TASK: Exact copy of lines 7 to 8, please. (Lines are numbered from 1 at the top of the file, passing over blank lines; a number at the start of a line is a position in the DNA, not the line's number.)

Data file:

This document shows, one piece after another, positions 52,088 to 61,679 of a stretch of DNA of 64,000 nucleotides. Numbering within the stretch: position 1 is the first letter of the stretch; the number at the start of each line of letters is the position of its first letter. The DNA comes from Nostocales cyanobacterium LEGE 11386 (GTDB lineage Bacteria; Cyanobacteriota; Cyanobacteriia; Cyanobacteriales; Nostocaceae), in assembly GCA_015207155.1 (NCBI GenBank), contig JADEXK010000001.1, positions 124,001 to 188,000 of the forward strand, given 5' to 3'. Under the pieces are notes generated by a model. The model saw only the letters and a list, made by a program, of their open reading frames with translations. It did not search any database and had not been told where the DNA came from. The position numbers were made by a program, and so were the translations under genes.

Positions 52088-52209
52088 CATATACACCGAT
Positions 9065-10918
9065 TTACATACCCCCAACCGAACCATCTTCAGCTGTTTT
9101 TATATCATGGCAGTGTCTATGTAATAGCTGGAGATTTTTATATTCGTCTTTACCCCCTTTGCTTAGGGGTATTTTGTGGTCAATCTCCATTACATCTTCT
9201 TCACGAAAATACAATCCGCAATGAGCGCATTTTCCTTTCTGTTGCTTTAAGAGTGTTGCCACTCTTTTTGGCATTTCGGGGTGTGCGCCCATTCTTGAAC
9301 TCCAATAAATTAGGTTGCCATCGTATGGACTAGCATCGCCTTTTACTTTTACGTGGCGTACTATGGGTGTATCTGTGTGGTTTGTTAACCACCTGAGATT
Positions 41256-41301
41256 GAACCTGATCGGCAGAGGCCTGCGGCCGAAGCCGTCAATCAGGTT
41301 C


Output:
9201 TCACGAAAATACAATCCGCAATGAGCGCATTTTCCTTTCTGTTGCTTTAAGAGTGTTGCCACTCTTTTTGGCATTTCGGGGTGTGCGCCCATTCTTGAAC
9301 TCCAATAAATTAGGTTGCCATCGTATGGACTAGCATCGCCTTTTACTTTTACGTGGCGTACTATGGGTGTATCTGTGTGGTTTGTTAACCACCTGAGATT